Ovulation; Do you really know what happens?

Ovulation:  By now, we have become familiar with AF, however do most of us really know what happens during ovulation?

When an egg matures and is released from the ovary, it travels down the Fallopian tubes and is ready to be fertilized. The uterine lining becomes thicker in preparation for egg fertilization and implantation if fertilized. If the egg does not become fertilized/conception does not occur, the uterine lining will shed (menstruation).

Factors Affecting Ovulation: 

  • Hormones
  • Stress
  • Health & Wellness
  • Disruption to a woman’s normal routine

Facts about Ovulation:

  • Generally only one egg is released per cycle.
  • The egg lives approximately 12-24 hours after being released.
  • Women are born with millions of eggs; that number decreases as they age.
  • An egg that is unfertilized will disintegrate and be shed with the lining during menstruation.
  • Some women experience minor pain or discomfort when ovulating, some experience light spotting.

Some signs of ovulation:

Basal Body Temperature– a woman’s body temperature will rise sharply when her body has released an egg. The rise in body temperature is to stimulate progesterone. Charting your basal body temperature for a couple of months prior to TTC will get you familiar with your monthly cycle.

Cervical Mucus – the consistency, coloring and amount of the cervical mucus changes closer to a woman’s most fertile timeframe. This is where the term “egg whites” comes into play. The mucus is said to resemble the consistency and coloring of egg whites when you are most fertile.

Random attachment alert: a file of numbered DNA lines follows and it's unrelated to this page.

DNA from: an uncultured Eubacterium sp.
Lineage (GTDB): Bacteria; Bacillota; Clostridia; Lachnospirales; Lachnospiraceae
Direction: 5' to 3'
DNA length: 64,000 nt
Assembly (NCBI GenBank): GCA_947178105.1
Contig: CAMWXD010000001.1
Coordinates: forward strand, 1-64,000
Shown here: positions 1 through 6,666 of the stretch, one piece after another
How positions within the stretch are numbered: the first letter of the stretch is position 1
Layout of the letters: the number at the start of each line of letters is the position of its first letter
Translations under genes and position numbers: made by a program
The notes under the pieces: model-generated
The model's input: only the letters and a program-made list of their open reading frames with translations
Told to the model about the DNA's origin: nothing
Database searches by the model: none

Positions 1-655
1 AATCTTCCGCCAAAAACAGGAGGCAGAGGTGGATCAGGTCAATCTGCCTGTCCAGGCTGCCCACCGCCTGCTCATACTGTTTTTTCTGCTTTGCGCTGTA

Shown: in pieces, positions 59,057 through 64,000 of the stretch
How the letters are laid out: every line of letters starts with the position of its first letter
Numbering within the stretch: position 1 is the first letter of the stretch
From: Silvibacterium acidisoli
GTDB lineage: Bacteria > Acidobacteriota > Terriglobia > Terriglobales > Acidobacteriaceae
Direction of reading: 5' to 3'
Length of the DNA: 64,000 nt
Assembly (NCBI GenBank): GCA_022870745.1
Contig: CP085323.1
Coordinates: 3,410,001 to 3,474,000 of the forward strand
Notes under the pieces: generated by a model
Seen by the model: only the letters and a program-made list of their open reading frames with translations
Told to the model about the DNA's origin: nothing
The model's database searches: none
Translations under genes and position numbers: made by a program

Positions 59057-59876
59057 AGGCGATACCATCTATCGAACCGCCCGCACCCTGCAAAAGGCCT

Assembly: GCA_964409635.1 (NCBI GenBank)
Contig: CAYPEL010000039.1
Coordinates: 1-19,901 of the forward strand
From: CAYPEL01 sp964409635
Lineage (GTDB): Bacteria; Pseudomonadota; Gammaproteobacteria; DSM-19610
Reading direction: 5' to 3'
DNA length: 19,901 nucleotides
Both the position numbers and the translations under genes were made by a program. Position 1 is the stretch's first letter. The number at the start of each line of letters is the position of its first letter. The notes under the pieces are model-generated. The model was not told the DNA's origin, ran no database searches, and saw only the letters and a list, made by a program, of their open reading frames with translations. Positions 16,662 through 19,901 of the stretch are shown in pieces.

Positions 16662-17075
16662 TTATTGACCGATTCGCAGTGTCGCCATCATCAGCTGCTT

Middle Pain– Many women may feel a slight twinge or discomfort in their lower abdomen, concentrated on one side when they ovulate.

Vitamins for Trying to Conceive

Most of us have been taking vitamins since our early childhood. We take extra supplements depending on if our bodies need more of one or another vitamin; we take vitamins based on the needs of our ages in life, vitamins when trying to conceive, prenatal vitamins, etc.

In order for our reproductive systems to be at optimal performance, taking additional vitamin supplements may help our chances for getting pregnant. Paired with diet and exercise, you and your partner should look into taking the below vitamins regularly at least 6 months prior to pregnancy (as always check with your doctor before taking any additional vitamins or minerals).

  • Vitamin A- hormonal balance and may help increase sperm production
  • Vitamin C- may help with sperm motility and ovulation
  • Vitamin E- may help make sperm more fertility
  • Folic Acid- protects from neural tube birth defects

Where to find these vitamins naturally:

Vitamin A:

  • Sweet Potatoes
  • Carrots
  • Paprika, Cayenne Pepper
  • Dark, Leafy Greens
  • Butternut Squash
  • Cantaloupe
  • Lettuce

Vitamin C:

  • Bell Peppers
  • Dark, leafy greens
  • Oranges, Clementines
  • Kiwi Fruit
  • Broccoli
  • Papayas
  • Strawberries

Vitamin E:

  • Sunflower Seeds
  • Almonds
  • Peanut Butter
  • Spinach
  • Broccoli
  • Tomato
  • Mango

Folic acid:

  • Asparagus
  • Black Beans
  • Spinach